Now that I’ve experienced two total eclipses, I have a pretty clear idea of my dream viewing spot for any future ones. It’s on a hilltop crowded with festive fellow eclipse-watchers, some playing guitars and clapping as the color drains almost imperceptibly from the landscape. The sweeping view of the surrounding countryside offers the chance of sensing the shadow of the moon streaking toward one at 1800 miles an hour, in the last fraction of a second before the sky turns black.

Our park in Salem wasn’t quite like that. It was flat, encompassing a couple of huge grassy meadows, but signs warned visitors against walking out on them. Instead people strolled in and arranged folding chairs or picnic blankets along the edges of the open areas. They chatted quietly within their little groups, relaxed as holiday-goers soaking up rays on a beach. I whooped loudly when, a little after 9, my eclipse glasses revealed the first small bite out of the disk, but if anyone else cheered, I didn’t hear them.

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Not exactly a mob scene.
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The shape of the sun, reduced by the moon to a slim crescent, captured through the pinholes cameras created by the tree leaves.

Tension built only slowly. By 9:40, the four of us agreed that the light had shifted into some subtly otherworldly spectrum: colder, weaker. Stephanie noticed that the chirr of insects was growing louder. By 10, a portly older man dragged his wife up the embankment next to us to show her a patch of the pavement where sunlight was filtering through the leaves. He couldn’t resist coming up to us to ask if we too had noticed the splatter of crescent shapes: the shape of the sun’s image projected on the ground. We hadn’t and thanked him for sharing the insight.


More people around us rose to their feet; more voiced comments addressed at large. Anticipation coiled us tighter and tighter as the light grew more surreal with every passing second.

Then it happened. Better writers than me have commented that the difference between experiencing any partial eclipse and a total eclipse is like the difference between riding in an airplane and falling out of an airplane. Or like the difference between seeing a lightning bug and seeing lightning. At the instant that the moon obliterates the sun, people shout, cry out. Tears sprang into Stephanie’s eyes. I know I screamed. Steve, more level-headed, was trying to capture it on his phone. Here’s what he recorded starting just before totality:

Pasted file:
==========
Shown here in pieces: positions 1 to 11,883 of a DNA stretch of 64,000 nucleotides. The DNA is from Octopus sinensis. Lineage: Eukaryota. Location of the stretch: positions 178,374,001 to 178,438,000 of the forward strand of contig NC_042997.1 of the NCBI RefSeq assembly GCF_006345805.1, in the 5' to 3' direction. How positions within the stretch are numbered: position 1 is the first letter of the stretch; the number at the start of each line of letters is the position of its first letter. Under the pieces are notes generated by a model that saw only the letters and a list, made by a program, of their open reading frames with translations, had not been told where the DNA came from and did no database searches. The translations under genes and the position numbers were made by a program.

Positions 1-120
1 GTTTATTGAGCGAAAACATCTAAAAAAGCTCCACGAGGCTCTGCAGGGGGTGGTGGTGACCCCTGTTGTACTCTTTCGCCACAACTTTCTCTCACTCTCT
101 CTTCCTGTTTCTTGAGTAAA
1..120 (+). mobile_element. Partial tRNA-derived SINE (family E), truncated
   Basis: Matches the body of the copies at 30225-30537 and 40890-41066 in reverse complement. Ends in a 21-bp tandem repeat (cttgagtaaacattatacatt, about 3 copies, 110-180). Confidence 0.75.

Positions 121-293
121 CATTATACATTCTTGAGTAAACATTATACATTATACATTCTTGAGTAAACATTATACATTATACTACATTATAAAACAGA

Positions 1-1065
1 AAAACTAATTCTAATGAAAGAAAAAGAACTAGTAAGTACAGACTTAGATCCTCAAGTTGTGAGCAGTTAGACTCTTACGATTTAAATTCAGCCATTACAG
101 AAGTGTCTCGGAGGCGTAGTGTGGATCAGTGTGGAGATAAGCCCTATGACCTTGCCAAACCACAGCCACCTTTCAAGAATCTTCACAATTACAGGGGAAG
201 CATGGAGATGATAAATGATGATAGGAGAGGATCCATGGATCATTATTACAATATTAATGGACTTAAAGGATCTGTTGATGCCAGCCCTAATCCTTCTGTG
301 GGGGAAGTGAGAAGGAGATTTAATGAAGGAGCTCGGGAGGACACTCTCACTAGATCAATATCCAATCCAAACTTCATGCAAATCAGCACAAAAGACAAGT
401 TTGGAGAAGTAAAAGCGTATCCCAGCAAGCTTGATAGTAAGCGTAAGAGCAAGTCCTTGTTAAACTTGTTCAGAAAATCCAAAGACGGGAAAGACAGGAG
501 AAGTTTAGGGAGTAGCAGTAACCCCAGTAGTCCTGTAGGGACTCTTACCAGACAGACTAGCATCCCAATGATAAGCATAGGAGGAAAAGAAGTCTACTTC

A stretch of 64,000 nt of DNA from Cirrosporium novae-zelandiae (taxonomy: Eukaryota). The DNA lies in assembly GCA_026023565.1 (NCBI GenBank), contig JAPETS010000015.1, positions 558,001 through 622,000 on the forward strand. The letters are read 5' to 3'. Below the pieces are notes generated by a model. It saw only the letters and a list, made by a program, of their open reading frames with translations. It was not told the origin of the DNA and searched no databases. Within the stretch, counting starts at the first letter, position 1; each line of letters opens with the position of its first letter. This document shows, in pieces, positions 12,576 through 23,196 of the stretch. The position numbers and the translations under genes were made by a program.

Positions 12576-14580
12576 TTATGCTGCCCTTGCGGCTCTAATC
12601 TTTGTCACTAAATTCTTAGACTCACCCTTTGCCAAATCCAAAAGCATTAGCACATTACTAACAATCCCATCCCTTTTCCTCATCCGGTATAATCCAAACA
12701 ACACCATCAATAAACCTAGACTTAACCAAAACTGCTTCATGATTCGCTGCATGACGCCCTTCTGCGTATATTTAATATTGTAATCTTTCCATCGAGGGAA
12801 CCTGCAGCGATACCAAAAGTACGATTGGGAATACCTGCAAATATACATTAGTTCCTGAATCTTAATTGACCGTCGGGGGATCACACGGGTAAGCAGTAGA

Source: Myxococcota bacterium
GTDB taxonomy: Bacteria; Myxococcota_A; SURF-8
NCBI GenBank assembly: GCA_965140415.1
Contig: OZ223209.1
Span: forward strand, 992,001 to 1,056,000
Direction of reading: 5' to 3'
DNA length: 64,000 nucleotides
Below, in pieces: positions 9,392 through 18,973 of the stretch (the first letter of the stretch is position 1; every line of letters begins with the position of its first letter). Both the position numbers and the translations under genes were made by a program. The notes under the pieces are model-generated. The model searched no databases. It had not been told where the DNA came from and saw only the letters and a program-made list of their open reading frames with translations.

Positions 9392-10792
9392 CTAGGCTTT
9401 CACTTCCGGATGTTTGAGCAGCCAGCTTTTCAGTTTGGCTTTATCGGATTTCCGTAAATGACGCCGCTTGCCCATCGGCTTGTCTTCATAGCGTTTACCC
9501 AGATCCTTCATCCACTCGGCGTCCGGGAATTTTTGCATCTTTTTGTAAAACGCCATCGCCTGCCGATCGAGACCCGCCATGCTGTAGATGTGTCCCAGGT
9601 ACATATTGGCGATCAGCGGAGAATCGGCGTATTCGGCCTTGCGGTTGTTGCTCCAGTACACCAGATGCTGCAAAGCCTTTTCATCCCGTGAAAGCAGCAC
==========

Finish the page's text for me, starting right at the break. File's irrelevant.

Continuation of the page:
<p><a href=”https://vimeo.com/230680395″>Eclipse 2017</a> from <a href=”https://vimeo.com/user25079241″>Jeannette De Wyze</a> on <a href=”https://vimeo.com”>Vimeo</a&gt;.</p>

It lasted only a bit over two minutes. Then we gathered our things and straggled out of the park and slogged through almost four hours of horrific traffic, back to Portland. But we talked about those two minutes, off and on, the rest of the day and evening.

There’s another total eclipse coming in 2023 and another one in South America the following year. I’m wiser now, I’ve already put them on my calendar.

The bonobos of Texas

Steve and I are mad at American Airlines. We’ve been frequent fliers with them for almost three decades, and our loyalty has enabled us to fly free to countless destinations, both domestic and abroad. But in recent years, it’s become harder and harder to use our miles to go where we want. The most recent example is my effort to use miles to get us to Europe for Paul-Louis’s wedding.

I started trying to find passage back in late December, but all I saw were flights that required us to fly through London’s Heathrow Airport. The problem with this routing is that Heathrow charges hundreds of dollars per passenger in taxes. In contrast, if we fly direct from a US airport to Paris, we pay only about $11 per person.